Speaker Details

Matthias Haeussler
Novatec Consulting GmbH
Matthias Haeussler is Chief Technologist at Novatec Consulting, university lecturer for modern software architecture and distributed systems, awarded ambassador of Cloud Foundry and the organizer of the Stuttgart Cloud Foundry Meetup. He advises and enables clients on their cloud-native journey, supports implementations and legacy migrations. Prior to that he was employed at IBM R&D Germany for more than 15 years. He has teaching experience from various client trainings and lectures at mulitple universities in Stuttgart (DHBW, HSE, HfT). Besides that he is frequent speaker at various national and international conferences and meetups. (e.g. KubeCon, Devoxx, OSS Summit, Cloud Foundry Summit, Spring IO).
Understanding Kubernetes can be hard. Not only in the initial learning and understanding of the concepts, but also the aspect of keeping an overview of what is happening inside at the workloads of the cluster can be challenging.
How can you quickly and easily tell if your apps are healthy, well utilised and running fine?
Observability is an essential component in software development in general. With the change to cloud-native/microservice approaches on the one hand and the runtime with containers and Kubernetes on the other has even increased the necessity and complexity.
In this deep dive, we'll look at various aspects of Kubernetes observability, and present multiple OSS solutions from the CNCF landscape and beyond to achieve that.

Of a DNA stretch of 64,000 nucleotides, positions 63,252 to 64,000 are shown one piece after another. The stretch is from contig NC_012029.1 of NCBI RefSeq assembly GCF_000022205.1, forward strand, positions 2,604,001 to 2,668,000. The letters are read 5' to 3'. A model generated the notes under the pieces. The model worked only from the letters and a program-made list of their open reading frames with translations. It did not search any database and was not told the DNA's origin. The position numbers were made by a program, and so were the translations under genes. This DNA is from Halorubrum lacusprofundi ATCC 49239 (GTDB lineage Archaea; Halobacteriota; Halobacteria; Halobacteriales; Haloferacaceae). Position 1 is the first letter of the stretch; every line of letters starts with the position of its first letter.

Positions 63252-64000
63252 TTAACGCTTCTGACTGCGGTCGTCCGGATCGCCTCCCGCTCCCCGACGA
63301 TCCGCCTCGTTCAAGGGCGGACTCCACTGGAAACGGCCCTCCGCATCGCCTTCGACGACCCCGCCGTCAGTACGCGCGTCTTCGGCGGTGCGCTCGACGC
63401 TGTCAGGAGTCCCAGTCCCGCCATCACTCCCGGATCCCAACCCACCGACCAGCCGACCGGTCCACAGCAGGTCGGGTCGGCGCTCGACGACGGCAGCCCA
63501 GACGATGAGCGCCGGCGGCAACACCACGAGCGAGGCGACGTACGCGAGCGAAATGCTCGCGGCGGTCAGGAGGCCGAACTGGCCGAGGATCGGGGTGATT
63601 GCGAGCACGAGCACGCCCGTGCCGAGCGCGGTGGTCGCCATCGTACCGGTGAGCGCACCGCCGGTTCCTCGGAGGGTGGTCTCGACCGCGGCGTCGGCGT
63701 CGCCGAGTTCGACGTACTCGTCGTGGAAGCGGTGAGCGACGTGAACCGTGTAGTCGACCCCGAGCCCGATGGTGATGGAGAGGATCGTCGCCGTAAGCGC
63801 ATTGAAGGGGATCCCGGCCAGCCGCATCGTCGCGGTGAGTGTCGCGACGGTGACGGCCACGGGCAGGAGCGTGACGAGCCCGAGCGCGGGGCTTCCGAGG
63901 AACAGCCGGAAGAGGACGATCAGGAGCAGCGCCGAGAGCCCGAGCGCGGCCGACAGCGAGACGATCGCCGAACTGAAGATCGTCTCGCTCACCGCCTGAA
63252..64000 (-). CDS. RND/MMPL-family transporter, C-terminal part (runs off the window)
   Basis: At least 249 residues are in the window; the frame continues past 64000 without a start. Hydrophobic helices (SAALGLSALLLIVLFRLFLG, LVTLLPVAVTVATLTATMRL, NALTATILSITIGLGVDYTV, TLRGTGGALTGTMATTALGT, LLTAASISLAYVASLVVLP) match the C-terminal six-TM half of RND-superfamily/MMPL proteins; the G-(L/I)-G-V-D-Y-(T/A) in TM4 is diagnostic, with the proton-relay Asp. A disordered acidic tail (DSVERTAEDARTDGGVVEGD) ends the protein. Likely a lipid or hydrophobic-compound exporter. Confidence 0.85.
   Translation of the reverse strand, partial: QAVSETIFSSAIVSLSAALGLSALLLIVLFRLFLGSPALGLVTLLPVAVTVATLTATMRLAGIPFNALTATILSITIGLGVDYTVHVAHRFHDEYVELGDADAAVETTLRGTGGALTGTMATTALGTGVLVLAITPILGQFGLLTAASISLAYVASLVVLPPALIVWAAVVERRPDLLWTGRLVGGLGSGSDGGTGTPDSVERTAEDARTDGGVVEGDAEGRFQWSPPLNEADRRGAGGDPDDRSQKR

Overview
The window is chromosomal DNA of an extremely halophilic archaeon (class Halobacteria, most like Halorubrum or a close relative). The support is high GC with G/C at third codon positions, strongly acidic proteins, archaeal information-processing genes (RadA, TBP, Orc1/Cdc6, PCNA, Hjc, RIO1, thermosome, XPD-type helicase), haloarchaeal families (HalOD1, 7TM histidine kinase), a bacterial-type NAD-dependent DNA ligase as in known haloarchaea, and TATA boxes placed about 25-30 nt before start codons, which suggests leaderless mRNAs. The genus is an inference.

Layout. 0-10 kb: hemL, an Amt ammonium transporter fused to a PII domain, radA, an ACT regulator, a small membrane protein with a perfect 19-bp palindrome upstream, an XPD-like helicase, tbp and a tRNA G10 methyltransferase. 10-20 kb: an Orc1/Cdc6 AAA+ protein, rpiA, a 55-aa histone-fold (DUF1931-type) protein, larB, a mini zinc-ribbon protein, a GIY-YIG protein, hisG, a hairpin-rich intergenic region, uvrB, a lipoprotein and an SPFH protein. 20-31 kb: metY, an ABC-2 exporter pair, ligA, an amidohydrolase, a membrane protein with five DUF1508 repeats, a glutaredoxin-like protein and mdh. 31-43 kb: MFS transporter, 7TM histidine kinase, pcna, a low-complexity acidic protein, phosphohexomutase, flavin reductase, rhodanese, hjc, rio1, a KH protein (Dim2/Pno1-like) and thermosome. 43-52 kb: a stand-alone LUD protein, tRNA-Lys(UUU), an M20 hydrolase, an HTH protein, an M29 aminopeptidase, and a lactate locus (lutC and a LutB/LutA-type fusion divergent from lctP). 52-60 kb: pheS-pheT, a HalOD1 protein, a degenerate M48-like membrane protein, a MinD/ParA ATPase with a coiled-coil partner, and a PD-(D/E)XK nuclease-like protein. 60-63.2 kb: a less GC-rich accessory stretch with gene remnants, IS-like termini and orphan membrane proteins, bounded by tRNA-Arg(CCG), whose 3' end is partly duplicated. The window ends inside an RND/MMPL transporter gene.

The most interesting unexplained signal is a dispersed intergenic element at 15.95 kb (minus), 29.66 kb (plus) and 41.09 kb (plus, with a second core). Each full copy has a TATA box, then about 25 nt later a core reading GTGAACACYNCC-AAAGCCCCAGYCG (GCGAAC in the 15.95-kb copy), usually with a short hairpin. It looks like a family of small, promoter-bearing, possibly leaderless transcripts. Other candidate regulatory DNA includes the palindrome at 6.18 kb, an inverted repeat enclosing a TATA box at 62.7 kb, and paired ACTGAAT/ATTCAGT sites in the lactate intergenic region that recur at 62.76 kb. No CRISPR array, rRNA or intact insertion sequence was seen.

We will start with tools simply querying the Kubernetes API and delivering the outputs in an easy-to-understand UI (e.g. Skooner, k9s), go over sidecar-based and eBPF-based services meshes (e.g. Istio/Kiali, Cilium/Hubble UI) and end with application-side logging, monitoring, and tracing (e.g. OpenTelemetry, fluentd, Jaeger, Grafana).
Each level of observability demands a certain price in terms of configuration and runtime overhead. In turn, the quality and depth of the information is different. We will also provide a dedicated section about the generic roles of Prometheus and Grafana in this context.
The major part of this deep dive will be live demonstrated. This does not only include the usage, but also the setup and configuration of the tools.
The intended take-away is to get a feeling of which type of tooling is the right one for a given purpose. Some of the technologies have a polyglot aspect and can be applied independent of the framework, but the talk has a strong focus on JVM-based applications.
A typical workflow in a modern software dev project often looks like: Build code, put the built artifact into a container image, put the container image into a registry and deploy to Kubernetes. Each step has it’s own requirements and pitfalls alike. The overall goal is most often to bake those steps into easily repeatable pipelines and enable a high degree of automation and standardization.
Dockerfiles seems to be the choice with the highest adoption when it comes to containerizing code artefacts. However most Dockerfiles (and also most sample's of Dockerfiles you find in tutorials) do not exploit it to the full potential.
There are a lot of improvements to be done in how to build and optimize for Java-based applications.
The talk will give deeper insights by comparing (simple and multi-stage) Dockerfiles to Cloud-Native Buildpacks (buildpacks.io/paketo.io), Google’s JIB and Source2Image under the evaluation criteria of build time, build size, standardization, robustness, memory configuration and security. The examples and live demo will have certain focus on Java-based frameworks (Spring Boot, Quarkus, Micronaut), but coverage of other languages will also be included and highlighted.
The intended take-away of the session is a better overview of Open Source technologies for container building and deployment options along with understanding of requirements, advantages and drawbacks.